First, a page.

Politics dying a death by focus groups
New Labour’s legacy is not progressive – it is narcissistic. And has affected our politics too
Former British Prime Minister Tony Blair delivers Progress’ inaugural annual Philip Gould Lecture on July 21st in London – Labour “has to be progressive and base policies on reality, not a delusionary view of the world”, he sid . Photograph: John Stillwell - WPA Pool/Getty Images
Tony Blair gave the inaugural Philip Gould lecture this week. Gould is credited in Blair’s speech as the inventor of New Labour and of the Third Way. Gould also wrote a moving book about his impending death from cancer, which he embraced with great courage.
While he did not invent the “government by focus group” strategy, he certainly took it to new heights in New Labour, and did enormous damage to politics.
The damage done to politics is exemplified in Blair’s speech. After paying tribute to Gould, Blair explained what motivates a progressive politician, and there was little with which one could take issue: giving children opportunities, helping the sick, lowering crime rates in poor communities.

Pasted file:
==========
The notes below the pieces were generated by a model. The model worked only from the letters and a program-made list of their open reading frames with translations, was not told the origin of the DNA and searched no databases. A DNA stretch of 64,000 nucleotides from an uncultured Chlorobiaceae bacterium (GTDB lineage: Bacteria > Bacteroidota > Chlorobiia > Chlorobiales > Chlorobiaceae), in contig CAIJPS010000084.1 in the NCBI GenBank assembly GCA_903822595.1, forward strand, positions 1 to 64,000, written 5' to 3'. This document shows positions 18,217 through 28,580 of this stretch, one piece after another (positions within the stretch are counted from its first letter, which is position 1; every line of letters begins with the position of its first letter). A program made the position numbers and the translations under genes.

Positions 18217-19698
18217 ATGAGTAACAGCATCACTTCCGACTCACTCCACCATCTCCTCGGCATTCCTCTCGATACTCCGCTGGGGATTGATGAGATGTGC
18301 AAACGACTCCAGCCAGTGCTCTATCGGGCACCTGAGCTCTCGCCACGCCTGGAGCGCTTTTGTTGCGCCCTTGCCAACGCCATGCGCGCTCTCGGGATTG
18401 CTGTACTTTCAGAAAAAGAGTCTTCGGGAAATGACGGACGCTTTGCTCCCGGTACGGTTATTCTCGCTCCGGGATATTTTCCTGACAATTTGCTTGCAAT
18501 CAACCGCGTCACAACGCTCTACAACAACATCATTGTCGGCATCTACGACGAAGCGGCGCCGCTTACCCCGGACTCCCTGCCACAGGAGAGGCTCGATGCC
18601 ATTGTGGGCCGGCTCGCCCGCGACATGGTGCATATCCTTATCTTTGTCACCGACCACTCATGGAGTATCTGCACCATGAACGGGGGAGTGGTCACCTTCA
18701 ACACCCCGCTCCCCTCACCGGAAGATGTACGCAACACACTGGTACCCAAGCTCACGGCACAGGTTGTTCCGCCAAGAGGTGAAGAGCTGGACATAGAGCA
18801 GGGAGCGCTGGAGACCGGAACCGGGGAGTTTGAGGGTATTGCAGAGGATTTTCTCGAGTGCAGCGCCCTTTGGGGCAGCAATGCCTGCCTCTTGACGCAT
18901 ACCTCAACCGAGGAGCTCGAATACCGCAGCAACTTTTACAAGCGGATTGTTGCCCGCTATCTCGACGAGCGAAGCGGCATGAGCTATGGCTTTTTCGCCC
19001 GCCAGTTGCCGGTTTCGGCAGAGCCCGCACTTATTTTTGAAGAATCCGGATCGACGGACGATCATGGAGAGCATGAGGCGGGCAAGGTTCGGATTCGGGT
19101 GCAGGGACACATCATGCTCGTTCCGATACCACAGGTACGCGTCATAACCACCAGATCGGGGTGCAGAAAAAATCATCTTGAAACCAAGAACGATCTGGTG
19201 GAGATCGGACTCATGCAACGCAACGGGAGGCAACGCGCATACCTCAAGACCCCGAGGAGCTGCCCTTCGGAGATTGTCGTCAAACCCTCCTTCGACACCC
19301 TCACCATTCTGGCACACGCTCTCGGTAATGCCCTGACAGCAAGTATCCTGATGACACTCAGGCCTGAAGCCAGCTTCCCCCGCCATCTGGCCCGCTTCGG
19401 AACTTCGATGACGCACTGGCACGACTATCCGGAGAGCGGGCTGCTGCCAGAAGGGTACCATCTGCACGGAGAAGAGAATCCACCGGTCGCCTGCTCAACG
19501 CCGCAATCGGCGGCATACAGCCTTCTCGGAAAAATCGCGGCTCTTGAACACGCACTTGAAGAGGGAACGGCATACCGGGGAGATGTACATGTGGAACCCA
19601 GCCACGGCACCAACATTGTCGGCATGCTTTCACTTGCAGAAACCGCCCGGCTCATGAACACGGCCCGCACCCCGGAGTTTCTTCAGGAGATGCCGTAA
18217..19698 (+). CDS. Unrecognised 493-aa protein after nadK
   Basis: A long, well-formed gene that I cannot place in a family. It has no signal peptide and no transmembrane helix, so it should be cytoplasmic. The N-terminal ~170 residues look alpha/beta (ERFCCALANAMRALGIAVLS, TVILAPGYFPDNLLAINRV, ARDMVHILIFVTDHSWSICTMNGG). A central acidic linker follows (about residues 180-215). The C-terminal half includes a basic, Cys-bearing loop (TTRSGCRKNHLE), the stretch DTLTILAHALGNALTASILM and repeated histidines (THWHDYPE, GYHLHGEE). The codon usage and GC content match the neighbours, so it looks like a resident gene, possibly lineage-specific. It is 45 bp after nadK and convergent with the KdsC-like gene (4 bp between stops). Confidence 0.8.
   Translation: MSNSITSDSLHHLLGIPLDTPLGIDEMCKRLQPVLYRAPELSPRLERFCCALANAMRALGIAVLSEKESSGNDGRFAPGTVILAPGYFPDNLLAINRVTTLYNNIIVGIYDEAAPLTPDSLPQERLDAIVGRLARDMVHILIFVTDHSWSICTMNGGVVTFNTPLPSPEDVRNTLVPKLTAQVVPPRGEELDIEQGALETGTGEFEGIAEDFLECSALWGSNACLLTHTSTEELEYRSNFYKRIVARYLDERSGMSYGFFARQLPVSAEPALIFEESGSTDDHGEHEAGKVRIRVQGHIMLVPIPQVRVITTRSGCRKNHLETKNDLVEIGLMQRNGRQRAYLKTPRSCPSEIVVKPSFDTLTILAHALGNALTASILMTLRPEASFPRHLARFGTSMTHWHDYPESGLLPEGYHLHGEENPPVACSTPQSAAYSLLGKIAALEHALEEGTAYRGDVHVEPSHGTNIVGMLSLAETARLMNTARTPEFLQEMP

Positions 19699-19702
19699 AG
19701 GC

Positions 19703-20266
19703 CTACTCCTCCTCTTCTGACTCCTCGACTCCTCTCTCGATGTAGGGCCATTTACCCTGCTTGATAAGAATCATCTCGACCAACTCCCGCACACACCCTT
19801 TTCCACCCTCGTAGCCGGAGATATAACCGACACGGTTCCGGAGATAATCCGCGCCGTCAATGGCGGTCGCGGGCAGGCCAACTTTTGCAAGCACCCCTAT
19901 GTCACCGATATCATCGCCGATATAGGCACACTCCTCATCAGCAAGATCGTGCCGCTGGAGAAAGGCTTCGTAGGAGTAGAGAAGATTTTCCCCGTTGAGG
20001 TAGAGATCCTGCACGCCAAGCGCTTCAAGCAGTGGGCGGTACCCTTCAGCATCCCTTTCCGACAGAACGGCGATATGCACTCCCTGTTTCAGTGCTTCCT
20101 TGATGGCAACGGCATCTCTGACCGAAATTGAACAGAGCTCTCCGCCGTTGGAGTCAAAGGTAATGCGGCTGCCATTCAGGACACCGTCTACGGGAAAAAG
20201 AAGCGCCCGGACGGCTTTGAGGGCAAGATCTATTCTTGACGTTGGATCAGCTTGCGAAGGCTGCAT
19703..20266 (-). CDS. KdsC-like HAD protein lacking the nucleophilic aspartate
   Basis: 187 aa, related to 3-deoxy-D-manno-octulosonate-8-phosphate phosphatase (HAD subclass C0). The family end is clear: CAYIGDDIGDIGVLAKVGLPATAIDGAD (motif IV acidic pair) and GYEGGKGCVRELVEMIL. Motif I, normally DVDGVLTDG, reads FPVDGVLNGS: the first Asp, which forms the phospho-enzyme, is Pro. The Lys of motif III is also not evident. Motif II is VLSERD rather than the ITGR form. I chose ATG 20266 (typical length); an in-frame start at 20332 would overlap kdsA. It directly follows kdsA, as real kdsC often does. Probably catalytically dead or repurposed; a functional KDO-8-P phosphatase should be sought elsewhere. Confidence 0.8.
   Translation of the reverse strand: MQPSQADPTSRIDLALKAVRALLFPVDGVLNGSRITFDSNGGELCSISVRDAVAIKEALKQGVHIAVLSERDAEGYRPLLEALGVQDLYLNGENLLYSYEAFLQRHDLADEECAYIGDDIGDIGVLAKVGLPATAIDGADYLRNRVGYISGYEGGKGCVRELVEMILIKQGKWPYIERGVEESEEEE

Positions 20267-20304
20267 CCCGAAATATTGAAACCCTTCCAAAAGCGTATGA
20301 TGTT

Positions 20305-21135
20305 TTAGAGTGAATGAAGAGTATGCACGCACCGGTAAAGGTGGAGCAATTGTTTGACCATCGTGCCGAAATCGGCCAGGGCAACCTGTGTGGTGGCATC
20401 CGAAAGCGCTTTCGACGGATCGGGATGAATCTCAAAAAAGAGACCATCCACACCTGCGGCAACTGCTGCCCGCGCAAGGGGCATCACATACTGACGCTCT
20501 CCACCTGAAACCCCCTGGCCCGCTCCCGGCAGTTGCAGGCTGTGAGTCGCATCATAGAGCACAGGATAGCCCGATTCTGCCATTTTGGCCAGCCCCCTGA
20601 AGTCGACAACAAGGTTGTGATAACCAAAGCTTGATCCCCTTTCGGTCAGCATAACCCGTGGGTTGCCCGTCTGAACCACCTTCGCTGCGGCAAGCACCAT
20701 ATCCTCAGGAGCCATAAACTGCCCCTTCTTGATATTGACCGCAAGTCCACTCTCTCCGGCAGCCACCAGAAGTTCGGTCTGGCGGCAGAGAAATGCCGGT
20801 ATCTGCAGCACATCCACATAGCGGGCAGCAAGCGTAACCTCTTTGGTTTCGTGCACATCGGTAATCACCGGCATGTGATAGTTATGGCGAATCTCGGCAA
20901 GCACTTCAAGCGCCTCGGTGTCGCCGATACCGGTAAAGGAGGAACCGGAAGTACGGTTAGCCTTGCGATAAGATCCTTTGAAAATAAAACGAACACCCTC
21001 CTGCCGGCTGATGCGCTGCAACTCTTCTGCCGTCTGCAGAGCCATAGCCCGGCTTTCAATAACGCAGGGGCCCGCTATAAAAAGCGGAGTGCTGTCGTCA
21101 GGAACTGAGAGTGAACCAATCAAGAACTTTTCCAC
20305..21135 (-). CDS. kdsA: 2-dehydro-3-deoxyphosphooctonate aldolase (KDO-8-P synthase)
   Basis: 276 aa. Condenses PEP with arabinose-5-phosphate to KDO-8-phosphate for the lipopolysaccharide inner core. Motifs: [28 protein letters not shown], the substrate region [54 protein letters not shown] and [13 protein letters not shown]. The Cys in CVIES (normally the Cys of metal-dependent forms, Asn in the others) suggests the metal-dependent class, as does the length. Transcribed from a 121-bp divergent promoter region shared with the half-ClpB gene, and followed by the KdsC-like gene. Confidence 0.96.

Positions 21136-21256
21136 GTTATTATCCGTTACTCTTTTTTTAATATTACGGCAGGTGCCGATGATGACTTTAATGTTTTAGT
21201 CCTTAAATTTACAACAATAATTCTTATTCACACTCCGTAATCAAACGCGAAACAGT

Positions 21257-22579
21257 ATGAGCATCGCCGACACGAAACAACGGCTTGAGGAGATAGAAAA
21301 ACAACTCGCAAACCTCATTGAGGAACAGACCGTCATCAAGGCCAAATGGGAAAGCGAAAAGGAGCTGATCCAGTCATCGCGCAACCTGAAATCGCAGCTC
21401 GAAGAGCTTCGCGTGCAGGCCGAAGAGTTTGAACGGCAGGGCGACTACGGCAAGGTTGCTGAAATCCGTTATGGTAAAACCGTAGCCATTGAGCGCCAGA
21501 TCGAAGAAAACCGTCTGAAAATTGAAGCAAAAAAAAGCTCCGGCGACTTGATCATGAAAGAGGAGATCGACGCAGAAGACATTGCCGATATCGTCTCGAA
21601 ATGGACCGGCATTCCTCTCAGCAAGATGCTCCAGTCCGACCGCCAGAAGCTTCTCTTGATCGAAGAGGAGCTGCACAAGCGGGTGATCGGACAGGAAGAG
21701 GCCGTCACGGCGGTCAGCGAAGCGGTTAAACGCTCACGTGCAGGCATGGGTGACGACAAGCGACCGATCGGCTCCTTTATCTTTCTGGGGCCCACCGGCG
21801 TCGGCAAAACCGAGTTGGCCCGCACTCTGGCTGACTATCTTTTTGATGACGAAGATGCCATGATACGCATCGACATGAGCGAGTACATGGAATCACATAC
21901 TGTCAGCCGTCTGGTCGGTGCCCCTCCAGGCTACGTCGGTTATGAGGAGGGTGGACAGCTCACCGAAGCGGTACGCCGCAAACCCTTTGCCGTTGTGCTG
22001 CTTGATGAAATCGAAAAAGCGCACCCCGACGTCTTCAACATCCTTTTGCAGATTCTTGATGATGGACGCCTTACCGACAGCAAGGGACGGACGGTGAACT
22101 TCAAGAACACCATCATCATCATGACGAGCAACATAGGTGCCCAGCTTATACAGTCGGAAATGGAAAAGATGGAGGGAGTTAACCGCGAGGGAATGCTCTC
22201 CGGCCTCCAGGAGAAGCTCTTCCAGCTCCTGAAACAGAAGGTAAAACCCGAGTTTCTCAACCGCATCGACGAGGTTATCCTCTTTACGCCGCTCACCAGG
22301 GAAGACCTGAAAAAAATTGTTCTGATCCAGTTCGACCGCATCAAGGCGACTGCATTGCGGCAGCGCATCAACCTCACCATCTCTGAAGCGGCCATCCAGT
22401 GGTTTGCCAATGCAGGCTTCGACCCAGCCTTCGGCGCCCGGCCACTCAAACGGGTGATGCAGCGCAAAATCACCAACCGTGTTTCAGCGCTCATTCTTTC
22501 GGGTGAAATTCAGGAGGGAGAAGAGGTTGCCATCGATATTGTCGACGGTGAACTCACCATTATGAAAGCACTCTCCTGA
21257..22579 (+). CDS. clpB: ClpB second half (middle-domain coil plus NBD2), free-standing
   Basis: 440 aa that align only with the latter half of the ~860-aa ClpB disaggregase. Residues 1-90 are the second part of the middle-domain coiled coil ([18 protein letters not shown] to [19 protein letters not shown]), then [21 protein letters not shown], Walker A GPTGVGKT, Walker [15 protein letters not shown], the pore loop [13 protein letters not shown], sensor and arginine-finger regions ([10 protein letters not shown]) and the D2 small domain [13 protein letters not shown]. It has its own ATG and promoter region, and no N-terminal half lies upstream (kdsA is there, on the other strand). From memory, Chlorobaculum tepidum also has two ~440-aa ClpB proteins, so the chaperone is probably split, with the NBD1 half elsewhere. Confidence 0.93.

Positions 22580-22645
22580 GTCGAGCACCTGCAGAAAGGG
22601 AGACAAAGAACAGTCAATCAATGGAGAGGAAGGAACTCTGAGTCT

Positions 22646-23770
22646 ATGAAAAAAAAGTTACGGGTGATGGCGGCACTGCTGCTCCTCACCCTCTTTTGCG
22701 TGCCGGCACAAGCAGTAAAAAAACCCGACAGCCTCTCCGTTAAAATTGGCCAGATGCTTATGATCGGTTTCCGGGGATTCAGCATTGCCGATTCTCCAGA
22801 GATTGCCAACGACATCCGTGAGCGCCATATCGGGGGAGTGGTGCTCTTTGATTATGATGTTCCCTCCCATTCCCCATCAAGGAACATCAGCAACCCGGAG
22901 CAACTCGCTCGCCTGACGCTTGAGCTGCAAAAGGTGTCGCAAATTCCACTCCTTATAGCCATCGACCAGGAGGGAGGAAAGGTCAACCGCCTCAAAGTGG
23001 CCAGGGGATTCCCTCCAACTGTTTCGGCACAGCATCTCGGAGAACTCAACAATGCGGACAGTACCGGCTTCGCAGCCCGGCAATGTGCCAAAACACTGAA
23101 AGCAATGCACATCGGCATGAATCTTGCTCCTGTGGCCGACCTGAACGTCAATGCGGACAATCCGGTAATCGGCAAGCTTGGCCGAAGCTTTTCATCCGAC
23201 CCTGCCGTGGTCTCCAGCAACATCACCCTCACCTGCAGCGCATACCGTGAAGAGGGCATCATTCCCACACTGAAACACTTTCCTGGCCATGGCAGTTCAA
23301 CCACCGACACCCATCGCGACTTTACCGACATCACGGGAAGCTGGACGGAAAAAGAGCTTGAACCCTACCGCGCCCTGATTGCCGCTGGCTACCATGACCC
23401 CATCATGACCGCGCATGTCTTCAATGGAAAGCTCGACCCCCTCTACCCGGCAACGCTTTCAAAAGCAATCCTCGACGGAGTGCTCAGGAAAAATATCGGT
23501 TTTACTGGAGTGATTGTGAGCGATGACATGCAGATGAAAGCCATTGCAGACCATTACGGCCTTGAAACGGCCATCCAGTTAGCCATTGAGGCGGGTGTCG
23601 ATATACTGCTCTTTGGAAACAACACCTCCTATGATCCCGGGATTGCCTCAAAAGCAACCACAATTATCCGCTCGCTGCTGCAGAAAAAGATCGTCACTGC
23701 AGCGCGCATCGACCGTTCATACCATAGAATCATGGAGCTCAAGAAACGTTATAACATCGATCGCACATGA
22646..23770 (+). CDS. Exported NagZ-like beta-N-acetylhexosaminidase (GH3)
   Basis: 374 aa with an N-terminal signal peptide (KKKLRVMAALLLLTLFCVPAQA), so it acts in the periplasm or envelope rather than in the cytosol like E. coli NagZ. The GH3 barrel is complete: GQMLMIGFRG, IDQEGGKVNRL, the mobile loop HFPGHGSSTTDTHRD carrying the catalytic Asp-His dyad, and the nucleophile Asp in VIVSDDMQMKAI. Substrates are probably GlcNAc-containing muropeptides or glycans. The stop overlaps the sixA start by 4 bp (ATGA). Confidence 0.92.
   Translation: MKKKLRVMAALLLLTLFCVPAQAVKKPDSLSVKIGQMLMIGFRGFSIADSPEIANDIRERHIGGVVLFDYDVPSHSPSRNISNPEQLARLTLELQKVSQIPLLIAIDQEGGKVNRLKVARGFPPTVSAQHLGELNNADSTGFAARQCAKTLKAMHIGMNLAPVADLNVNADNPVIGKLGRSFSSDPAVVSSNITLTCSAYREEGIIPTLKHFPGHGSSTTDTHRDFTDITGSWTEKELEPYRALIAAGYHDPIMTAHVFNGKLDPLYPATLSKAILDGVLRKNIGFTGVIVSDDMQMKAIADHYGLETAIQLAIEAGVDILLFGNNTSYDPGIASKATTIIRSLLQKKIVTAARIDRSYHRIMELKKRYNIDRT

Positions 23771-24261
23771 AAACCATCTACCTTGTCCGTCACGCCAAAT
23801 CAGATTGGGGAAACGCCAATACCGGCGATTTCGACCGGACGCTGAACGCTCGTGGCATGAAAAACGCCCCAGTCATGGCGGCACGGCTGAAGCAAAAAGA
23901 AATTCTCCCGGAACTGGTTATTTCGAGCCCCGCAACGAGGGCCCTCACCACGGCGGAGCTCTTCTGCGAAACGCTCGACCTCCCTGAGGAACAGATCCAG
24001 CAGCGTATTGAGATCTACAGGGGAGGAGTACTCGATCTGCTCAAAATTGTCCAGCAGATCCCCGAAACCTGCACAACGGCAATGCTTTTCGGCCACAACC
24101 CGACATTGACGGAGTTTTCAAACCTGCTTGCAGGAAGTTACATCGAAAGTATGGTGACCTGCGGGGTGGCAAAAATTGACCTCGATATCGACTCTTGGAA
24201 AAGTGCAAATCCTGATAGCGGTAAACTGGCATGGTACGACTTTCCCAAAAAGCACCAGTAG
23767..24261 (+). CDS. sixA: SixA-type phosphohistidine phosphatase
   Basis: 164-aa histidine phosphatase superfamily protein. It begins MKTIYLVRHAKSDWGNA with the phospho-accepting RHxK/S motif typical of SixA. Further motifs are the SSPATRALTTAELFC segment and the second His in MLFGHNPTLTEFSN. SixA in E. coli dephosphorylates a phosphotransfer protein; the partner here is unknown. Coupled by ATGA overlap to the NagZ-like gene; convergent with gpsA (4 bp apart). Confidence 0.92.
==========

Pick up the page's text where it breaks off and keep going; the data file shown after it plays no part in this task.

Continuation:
The word community was mentioned very little after that. Iraq was mentioned in one phrase – “whatever you think of the controversies post-9/11 and particularly Iraq”. He went on to praise his work in Israel, and the work of “my” Faith Foundation. He also told us “my Africa Governance Initiative does fantastic work helping some of the poorest nations on earth put in place competent systems of government”.
There is a whole article to be written about that phrase that slides over so much responsibility – “whatever you think of the controversies post-9/11 and particularly Iraq” – given the impact of the Iraq war on what is happening in Gaza.
State and individualHowever, let’s concentrate on what Blair said about the state and the individual. “No political philosophy today will achieve support unless it focuses on individual empowerment, not collective control. The role of society or the state becomes about helping the individual to help themselves, and to gain control over their own lives and choices.”
Notice the two alternatives – collective control or individual empowerment. Notice what is missing – communities, co-operatives, families.
He accepts radical individualism as a given, and dismisses what he sees as the only alternative, the collective state, as out of date. He said: “So when we look at the Britain of 2014, we should be the radicals, but radicals not playing to the gallery of our ideological ghosts but to the contemporary stadium of the progressive majority.”
“Playing to the gallery” is normally used in a pejorative sense. An Oxford Dictionaries posting defines it as “to act in an exaggerated way in order to appeal to popular taste”. A website dedicated to explaining idioms to those learning the English language goes further: “If someone plays to the gallery, they say or do things that will make them popular at the expense of more important issues.” However, Blair was adamant. “In the end, parties can please themselves or please the people.”